December 5, 2016 –
FORT MEADE, Md. – Networking is a term used by millions of professionals across the world. Professors, mentors and parents spend a great amount of time and effort drilling the concept into the lives of students, protégés and children.
For Army Reserve Soldiers, the Yellow Ribbon Reintegration Program is a bit like a networking event. The Department of Defense developed the program to connect service members and their families with local resources before, during and after deployments.
This past weekend, deploying U.S. Army Reserve Soldiers from the 307th Military Police Company, 744th Military Police Battalion, 430th Military Police Detachment and the 200th Military Police Command attended a Yellow Ribbon event hosted by the 200th MP Command in Pittsburgh, where they got the opportunity to do just that.
“The Yellow Ribbon allows the family member to have connections with military leaders while their loved ones deploy, so it creates a lot of communication and it eliminates a lot of problems that could occur with not knowing who to contact. It develops a lot of camaraderie,” said Lt. Col. Andre Holder, the commander of the 336th Military Police Battalion out of Pittsburgh.
Soldiers got the opportunity to learn about the benefits and resources offered by organizations like Tricare, Family Programs and Veteran’s Affairs. They also attended classes that taught the emotional cycles of a deployment and exposed them to various ways of dealing with stress.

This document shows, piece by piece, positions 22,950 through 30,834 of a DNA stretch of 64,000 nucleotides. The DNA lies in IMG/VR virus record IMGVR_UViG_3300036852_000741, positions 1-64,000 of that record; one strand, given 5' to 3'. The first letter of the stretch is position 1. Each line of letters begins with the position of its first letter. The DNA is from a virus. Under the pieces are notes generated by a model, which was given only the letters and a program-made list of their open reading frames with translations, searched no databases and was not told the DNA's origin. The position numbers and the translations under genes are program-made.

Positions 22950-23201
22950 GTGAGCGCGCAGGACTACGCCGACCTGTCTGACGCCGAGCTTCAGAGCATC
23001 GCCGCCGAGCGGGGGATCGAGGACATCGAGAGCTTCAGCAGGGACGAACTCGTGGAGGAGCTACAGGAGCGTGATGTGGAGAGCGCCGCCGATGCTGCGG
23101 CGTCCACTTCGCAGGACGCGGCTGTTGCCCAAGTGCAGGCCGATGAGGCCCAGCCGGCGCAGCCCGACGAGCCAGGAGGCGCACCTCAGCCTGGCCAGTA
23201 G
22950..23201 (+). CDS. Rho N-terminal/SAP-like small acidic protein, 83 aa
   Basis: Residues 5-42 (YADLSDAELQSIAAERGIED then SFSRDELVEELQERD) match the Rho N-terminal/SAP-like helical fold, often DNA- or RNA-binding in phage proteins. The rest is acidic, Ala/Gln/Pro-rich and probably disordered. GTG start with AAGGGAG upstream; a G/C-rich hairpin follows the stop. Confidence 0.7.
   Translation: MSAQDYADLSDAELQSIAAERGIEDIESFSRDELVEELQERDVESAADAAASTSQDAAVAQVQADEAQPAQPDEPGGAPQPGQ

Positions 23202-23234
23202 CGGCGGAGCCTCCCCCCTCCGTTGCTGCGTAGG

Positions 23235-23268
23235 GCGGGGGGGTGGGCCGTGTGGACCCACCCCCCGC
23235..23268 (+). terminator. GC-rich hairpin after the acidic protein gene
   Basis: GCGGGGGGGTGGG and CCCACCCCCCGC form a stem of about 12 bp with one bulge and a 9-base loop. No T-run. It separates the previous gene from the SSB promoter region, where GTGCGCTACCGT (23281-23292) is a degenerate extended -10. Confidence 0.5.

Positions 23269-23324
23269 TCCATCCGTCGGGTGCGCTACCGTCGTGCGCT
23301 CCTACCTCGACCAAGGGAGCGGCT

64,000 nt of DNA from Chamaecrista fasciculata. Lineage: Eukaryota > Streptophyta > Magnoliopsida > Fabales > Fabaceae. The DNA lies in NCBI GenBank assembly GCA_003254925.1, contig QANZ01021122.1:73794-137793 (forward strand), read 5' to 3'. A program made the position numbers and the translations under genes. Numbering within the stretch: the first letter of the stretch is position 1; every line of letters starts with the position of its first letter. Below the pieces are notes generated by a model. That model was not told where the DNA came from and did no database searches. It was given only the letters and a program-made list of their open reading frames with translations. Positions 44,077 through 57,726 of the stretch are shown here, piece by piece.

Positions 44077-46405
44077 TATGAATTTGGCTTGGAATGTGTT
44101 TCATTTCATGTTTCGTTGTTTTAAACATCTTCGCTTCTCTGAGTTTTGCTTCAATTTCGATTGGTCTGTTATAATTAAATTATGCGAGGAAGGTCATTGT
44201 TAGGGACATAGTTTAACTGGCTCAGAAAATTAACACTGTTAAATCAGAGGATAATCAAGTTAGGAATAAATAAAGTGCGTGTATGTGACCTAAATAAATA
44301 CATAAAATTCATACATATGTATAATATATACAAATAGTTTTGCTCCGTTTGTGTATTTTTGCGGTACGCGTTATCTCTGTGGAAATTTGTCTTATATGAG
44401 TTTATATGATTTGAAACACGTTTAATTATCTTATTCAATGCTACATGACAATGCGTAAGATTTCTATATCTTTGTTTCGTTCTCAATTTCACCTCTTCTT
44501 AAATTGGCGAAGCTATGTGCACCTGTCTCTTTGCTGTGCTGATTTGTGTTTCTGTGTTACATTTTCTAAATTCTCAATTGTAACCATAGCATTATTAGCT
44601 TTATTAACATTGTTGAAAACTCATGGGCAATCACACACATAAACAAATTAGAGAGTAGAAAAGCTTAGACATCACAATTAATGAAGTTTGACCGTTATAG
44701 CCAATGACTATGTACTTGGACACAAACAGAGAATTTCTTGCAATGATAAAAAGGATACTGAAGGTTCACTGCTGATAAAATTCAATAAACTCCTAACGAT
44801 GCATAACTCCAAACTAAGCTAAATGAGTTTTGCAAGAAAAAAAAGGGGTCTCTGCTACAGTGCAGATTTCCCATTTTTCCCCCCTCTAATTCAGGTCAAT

Time management is a key concept taught during the emotional cycles of deployment class. In order to help the deployment go by smoothly Soldiers and family member alike should stay engaged.
Deployment is a great opportunity to work on self-development skills, says Sgt. Steven W. Miller. “Set goals and work on the education, have financial goals, build yourself a basis for success so when you get back so it will be easier to transition back into civilian life,” Miller is a part of the 307th Military Police Company of New Kensington, Pa.
Yellow ribbon provides Soldiers, especially young ones, the opportunity to develop a plan of attack as they prepare for deployment, said Sgt. Lacy Rohrbaugh from the 307th Military Police Company of New Kensington, Pa.
“I have all privates. One just recently promoted to specialist, so I’m the only one that has deployed. One thing that I tell them over and over again is that a month before you leave is not time to get your affairs in order, you need to do that now,” she said. “You need to communicate with your family. You need to communicate with your school. You need to communicate with your employers. There is so much that goes into getting ready to leave.” Rohrbaugh is one of the team leaders deploying to Cuba.
The family members that accompany the Soldiers received the same training they do. They also learned about resources they can use while their loved ones are deployed.
“I think it is beneficial just knowing that the Soldiers have such a good framework, such a good support system that’s going to be working with the families when they are gone, so they don’t have to worry so much about what’s going on at home. The Army is a family, and that there are people that are there for them,” said 2nd Lt. Jason Pryor from the 307 MP Company.
Deployment can be a daunting time for Soldiers and their families. Through programs like yellow ribbon though, they can network with other families and learn that they are not alone.